Chainmail to Laugh About


Humor might not the first thing that comes to mind when looking at Arielle de Pinto’s at once delicate and tough crocheted chain jewelry. But the 25-year-old Canadian designer asserts that it is a key element in her crafty creations. “It’s not always humorous,” she admits. “But [humor] is definitely there. It’s what drives me.”

Born in Toronto and now based in Montreal (although Brooklyn is a frequent home away from home), De Pinto launched her line of loosely woven metal baubles in 2007, after being named one of Gen Art’s Fresh Faces of Fashion. Since then, her cascading necklaces, fingerless gloves and knotted dangling earrings have amassed an international cult following.

A graduate of Montreal’s Concordia University, de Pinto first explored her creative side as a printmaking student. “I just got sick of paper,” she says when asked why she later switched her studies to textiles. But even this more three-dimensional path didn’t satisfy her curiosity for tactility. “I’d walk around the trimmings store and I’d think, ‘I don’t want pom pom strings; I don’t want any of that.'”

Treating fine threads of chain as if they were fibers, de Pinto’s first substantial piece was her signature web. Next came abstract gold and silver masks that drip and melt around the face and skull, each of which is closer to a work of art than a fashion accessory. “I’m definitely more of an artist,” she explains. “I’m not a designer.” In fact, working in fashion was never really on de Pinto’s to-do list. “It was never an aspiration of mine. I’m discovering it. I’m figuring out my way through it and, luckily, it’s been pretty welcoming.”



De Pinto has no formal jewelry training, and can’t remember specifically when she learned to crochet, but she cites her grandmother, who crochets mats for homeless puppies in her spare time, as an influence. And while the tradition of this seemingly old-fashioned craft is apparent in de Pinto’s work, her intentionally unfinished, organic designs, which range from fully functional iPod cases disguised as necklaces, to drapey metal tanks to fingerless gloves that resemble decayed Victorian lace, are far from the frilly doilies that you might find in Grannie’s kitchen. Currently inspired by southern hip-hop and what she describes as the “joyous” flavor of New Orleans, de Pinto has recently begun to work with experimental colors like ultra-violet, rose dust, sea foam and a rainbow-like effect called “spectrum.”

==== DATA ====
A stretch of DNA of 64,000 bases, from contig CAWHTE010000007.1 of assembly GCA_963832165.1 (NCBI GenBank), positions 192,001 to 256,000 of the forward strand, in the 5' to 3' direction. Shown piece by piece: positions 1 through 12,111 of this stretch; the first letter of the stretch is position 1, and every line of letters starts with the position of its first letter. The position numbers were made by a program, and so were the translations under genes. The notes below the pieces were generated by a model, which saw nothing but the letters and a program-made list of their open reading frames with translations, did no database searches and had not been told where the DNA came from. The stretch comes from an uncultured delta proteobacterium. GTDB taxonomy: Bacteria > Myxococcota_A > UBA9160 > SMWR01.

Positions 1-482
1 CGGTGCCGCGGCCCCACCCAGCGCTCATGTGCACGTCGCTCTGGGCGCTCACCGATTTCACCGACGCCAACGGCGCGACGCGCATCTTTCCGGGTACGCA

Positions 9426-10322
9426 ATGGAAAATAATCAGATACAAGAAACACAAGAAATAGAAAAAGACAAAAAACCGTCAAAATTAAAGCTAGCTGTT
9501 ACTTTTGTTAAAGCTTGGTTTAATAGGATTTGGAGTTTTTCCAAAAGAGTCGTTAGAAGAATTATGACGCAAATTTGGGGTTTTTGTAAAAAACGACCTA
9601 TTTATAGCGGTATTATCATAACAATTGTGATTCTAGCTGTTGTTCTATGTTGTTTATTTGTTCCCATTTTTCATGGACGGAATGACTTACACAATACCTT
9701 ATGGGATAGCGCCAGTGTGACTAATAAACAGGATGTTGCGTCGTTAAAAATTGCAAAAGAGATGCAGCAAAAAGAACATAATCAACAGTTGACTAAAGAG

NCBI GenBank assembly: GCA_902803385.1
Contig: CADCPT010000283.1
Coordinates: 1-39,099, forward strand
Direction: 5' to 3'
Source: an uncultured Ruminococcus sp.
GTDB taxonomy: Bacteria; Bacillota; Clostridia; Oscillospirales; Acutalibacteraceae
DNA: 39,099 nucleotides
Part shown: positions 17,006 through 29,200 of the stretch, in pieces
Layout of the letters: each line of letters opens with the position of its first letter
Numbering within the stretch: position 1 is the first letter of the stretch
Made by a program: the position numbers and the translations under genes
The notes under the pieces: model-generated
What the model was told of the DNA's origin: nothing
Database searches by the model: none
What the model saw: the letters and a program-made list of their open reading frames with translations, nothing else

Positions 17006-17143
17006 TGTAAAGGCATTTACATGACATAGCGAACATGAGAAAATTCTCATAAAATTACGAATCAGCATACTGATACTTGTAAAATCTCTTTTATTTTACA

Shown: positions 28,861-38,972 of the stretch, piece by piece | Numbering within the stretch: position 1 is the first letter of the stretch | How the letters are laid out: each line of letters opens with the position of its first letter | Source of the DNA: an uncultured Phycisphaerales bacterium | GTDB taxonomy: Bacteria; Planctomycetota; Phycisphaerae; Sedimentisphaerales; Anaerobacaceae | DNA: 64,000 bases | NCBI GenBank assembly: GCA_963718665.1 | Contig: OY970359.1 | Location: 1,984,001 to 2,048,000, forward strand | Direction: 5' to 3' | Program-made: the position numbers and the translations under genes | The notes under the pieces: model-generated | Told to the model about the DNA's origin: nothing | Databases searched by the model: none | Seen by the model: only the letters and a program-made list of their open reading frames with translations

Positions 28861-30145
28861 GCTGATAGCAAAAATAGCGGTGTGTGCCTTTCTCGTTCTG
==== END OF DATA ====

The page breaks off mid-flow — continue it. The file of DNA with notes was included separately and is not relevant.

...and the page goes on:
De Pinto has also just made a sculptural charm as an effigy of her great aunt, who recently died at the age of 98. “She did sculptures similar to this charm, and she was really into expressionism and impressionism, so this is an homage to her.” Other charms are lighter in tone and history; de Pinto’s roughly carved “pervy cats” series is an example, as are her rugged, nude male forms: as the designer puts it, “You’ve gotta have some naked men around your neck!”